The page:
A most significant metrics is the IPv6 preference on the Google scale which has crossed the psychological 1% barrier. This might not seem much but constitutes nevertheless a major milestone as the year started with less than 0.4% and that the number of IPv4 connected users also still continues to grow substantially, fast depleting the remaining address stocks and raising prices for routable IPv4 addresses. Global IPv6 traffic on major global networks such as Tata Communications’ AS6463 is also trending nicely upward, both in absolute volume and as a proportion of total IP traffic. The late autumn bloom of good old IPv4 traffic will also continue for a number of years as existing users also continue to increase their usage in tandem with the continued rise of access speeds and as usage costs continue to go down.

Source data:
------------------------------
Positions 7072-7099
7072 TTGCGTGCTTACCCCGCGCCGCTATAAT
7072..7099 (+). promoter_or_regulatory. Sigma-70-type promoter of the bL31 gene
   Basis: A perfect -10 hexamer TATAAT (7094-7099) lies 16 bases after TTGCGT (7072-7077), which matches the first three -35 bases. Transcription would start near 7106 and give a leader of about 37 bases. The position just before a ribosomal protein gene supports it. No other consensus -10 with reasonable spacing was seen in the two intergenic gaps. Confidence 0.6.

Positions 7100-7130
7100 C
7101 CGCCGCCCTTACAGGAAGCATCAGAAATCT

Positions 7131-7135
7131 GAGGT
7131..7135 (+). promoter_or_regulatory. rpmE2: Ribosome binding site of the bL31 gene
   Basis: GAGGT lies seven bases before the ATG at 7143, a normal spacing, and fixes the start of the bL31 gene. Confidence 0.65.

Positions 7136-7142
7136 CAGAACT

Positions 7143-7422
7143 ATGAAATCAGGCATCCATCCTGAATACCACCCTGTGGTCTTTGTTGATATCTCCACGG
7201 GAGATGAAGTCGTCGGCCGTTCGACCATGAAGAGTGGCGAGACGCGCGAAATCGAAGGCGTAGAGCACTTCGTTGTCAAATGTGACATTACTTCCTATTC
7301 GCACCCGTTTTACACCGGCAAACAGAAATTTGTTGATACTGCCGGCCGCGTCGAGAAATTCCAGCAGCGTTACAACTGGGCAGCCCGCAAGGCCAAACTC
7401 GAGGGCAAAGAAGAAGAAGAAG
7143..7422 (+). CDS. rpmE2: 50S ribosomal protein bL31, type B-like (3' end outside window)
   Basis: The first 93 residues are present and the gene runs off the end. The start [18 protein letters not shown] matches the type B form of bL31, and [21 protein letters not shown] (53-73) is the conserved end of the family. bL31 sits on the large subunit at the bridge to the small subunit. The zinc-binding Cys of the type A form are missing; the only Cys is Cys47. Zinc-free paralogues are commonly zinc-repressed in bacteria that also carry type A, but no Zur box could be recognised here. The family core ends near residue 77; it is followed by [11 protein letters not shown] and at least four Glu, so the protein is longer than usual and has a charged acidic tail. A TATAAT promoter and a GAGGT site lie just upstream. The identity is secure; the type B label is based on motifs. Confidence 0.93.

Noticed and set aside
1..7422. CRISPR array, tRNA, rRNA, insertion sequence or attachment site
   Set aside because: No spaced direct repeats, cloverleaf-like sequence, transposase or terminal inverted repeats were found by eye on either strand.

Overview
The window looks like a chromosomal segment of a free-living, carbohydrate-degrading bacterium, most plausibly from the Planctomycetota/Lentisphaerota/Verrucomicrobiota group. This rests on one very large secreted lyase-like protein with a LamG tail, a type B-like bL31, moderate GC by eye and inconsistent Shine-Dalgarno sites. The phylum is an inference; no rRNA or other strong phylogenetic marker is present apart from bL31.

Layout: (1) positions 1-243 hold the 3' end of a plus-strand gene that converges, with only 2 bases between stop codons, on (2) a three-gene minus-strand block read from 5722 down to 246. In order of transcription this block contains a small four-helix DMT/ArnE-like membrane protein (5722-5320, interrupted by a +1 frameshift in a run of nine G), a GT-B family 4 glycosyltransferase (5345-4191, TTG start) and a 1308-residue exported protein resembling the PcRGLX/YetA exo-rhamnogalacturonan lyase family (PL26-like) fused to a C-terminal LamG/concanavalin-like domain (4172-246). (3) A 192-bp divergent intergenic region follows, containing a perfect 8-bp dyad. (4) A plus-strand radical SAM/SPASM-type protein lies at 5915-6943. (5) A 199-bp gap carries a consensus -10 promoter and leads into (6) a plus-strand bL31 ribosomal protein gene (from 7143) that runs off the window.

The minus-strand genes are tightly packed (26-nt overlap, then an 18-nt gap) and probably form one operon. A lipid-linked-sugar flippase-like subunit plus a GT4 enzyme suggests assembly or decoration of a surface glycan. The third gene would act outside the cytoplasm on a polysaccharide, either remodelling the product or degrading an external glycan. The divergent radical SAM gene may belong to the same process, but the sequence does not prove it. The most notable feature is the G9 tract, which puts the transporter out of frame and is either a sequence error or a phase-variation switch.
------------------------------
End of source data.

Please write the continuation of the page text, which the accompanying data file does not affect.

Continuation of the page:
Will Asia retake the IPv6 lead in 2013?
While Asia, especially Japan and China were long considered the undisputed leaders in IPv6 deployment, they let the USA take a clear commercial lead made possible by the combined effort and weight of the US content Industry and the US Federal Government. The US also took the lead in LTE deployment thereby giving added impetus to IPv6.
On the Government side we have IPv6 adoption programs and timeframes in major Asian economies including China, India, Malaysia calling for the transition to proceed in stages, culminating in 2015, while other economies such as Singapore prefer to ‘let the market decide’. All should by now realize that the market has decided and that Governments should lead by example within their respective economies.
My guess is that the US will keep the lead in 2013 and that Asia will regain parity in 2014 and the lead in 2015 in most metrics we described. But where Asia will have lost the real opportunity is on application level innovations and associated revenues that IPv6 will make possible as we move to a hyperconnected world.
IPv6 doubling to 2% by end 2013? You bet. Quadrupling to 4%? Not to be ruled out.
Any surprises in store for 2013? Absolutely.Â Â Â Happy New Year.
By Yves Poppe, Director, Business Development IP Strategy at Tata Communications